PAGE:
"Some people wonder how it is possible that companies ask for money for their residual heat. In Denmark, for example, industries are not allowed to blow residual heat into the air anymore. If they do so, they have to pay a fine. Thus, with supportive legislation, which is not the case in Belgium right now, the price for using a district heating network could be even lower. Here, district heating is still an open story, a lot of work still has to be done."
Warmte Verzilverd members also mention the security of supply, the absence of maintenance costs at home, and the creation of local added value when they talk about the advantages of their heating system.
The bumps in the road
Setting up a district heating network is not easy, especially in countries without a supportive legal framework.
An important barrier is the significant upfront investment required – installing insulated pipes on the streets is expensive. Sophie remembers that raising 500,000€ for the Warmte Verzilverd network wasn’t an easy task for a starting cooperative like ZuidtrAnt-W. Fortunately, they succeeded. In order to make a network efficient and the works economically viable, the number of houses connecting to the grid needs to be high. District heating projects are impossible without a good early community engagement. Luckily, they had that too.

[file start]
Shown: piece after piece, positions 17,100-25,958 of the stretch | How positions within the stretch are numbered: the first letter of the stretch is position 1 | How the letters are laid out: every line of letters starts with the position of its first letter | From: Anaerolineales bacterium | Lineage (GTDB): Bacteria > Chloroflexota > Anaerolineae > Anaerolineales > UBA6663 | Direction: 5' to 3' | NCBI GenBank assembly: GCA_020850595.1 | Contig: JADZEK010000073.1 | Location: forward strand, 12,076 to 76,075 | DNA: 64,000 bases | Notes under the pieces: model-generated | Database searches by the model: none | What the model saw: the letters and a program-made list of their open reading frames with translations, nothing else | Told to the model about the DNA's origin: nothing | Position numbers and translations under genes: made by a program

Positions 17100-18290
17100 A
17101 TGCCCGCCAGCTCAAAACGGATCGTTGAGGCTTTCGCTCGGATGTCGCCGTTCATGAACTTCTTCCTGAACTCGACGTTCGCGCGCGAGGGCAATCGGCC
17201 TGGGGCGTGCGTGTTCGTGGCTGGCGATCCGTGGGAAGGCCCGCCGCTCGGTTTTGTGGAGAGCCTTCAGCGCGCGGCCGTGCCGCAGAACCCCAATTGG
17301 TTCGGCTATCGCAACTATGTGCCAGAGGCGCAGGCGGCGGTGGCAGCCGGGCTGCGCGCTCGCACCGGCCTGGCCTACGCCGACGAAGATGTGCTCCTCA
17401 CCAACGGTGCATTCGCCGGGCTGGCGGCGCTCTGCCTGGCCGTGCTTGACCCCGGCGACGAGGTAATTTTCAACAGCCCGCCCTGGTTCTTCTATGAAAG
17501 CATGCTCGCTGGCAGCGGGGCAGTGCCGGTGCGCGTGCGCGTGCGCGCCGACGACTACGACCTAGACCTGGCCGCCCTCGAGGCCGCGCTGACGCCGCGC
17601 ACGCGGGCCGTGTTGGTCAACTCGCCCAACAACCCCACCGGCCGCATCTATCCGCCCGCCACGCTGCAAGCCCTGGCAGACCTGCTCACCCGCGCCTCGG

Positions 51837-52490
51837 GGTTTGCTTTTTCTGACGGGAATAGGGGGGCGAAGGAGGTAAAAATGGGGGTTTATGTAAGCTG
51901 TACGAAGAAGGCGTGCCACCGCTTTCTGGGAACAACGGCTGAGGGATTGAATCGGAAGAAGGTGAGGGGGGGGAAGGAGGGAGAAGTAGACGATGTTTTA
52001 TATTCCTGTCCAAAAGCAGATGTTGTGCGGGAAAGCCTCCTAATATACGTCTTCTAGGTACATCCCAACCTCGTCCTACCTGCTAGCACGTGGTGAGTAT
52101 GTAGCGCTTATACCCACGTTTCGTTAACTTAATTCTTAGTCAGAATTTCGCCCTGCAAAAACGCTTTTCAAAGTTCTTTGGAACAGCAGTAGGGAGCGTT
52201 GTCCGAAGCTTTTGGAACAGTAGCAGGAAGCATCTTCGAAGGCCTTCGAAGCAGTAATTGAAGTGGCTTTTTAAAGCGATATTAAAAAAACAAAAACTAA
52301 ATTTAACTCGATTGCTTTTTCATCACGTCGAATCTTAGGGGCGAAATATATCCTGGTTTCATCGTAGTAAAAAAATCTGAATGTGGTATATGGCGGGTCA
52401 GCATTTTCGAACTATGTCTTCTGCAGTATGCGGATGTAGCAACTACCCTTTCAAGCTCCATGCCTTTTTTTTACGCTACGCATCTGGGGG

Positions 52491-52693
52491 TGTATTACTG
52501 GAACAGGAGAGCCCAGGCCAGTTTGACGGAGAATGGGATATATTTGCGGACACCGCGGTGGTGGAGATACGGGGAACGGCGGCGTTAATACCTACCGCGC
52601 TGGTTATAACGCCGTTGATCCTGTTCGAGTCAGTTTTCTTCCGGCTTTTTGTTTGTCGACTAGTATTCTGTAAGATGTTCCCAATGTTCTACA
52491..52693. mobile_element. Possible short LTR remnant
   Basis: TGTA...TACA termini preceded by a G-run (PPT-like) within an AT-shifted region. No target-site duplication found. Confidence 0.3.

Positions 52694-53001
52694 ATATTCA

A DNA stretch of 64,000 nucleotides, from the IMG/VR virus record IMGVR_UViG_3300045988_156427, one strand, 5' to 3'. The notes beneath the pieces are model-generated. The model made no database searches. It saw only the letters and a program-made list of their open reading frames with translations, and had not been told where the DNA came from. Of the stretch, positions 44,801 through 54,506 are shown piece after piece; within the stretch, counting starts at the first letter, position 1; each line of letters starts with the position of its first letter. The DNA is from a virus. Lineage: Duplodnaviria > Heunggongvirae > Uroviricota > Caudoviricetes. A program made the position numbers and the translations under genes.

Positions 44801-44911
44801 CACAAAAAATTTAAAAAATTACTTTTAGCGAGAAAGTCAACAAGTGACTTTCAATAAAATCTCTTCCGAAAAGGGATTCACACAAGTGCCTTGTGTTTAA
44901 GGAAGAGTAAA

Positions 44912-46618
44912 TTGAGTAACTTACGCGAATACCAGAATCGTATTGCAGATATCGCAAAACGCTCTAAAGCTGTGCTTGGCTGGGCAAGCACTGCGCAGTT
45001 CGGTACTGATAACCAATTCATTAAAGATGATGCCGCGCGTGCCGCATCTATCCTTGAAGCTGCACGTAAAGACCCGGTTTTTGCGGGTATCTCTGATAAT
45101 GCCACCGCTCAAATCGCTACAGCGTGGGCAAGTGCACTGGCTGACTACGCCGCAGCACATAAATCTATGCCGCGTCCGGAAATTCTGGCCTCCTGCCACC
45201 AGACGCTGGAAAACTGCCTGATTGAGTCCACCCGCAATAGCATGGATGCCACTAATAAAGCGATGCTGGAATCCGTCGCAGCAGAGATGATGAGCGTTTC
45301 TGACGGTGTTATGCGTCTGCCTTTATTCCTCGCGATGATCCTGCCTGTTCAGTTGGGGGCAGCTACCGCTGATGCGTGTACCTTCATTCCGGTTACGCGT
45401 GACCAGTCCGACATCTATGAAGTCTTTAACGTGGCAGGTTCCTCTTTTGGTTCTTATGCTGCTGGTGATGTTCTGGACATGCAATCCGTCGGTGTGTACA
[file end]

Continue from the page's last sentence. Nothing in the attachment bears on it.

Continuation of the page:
Sophie recalls another big obstacle for their network: the strong lobby of the existing grid operator. That was overcome thanks to the “strong support from local politicians”. Local governments play a key role in the development of district heating projects and they need to be on board from the beginning due to the works that need to be done in their streets.
Sometimes, in countries without a district heating tradition or a proper legal framework, companies are wary about the legal implications and guarantees they have to offer if they are going to supply heat to private homes. This can become another barrier to find a heat source.
The source of heat
The Warmte Verzilverd network takes advantage of residual heat from industrial processes, but energy communities across Europe use different sources of heat.
For example, in the Netherlands, Thermo Bello, a district heating cooperative from Culemborg produces 9,000 Gigajoules of heat per year connecting a heat pump to the local drinking water basin - the hot spring from which the water is pumped up is always at 12°C. The heat pump extracts the heat from that water, making it slightly colder, and pumps a stream of hot water at a temperature of around 40°C into the heating network. This serves the floor and wall heating of around 200 houses.
In the United Kingdom, Springbok Sustainable Wood Heat Co-operative uses locally harvested woodchips to fuel a district heating system in Surrey. Prior to the installation of the biomass system, the neighbours used 20 oil boilers, some of which were quite old and inefficient. Biomass is commonly criticised for its impact on ecosystems, but it can have a positive influence if it is correctly managed. The production of the Springbok’s woodchips contributes to keep the woods clean and helped one of Britain’s rarest butterflies return to the area, as reported by The Guardian.
Despite the heat source, all networks are based on the same principle – hot water distributed through insulated pipes – and offer similar benefits to their members.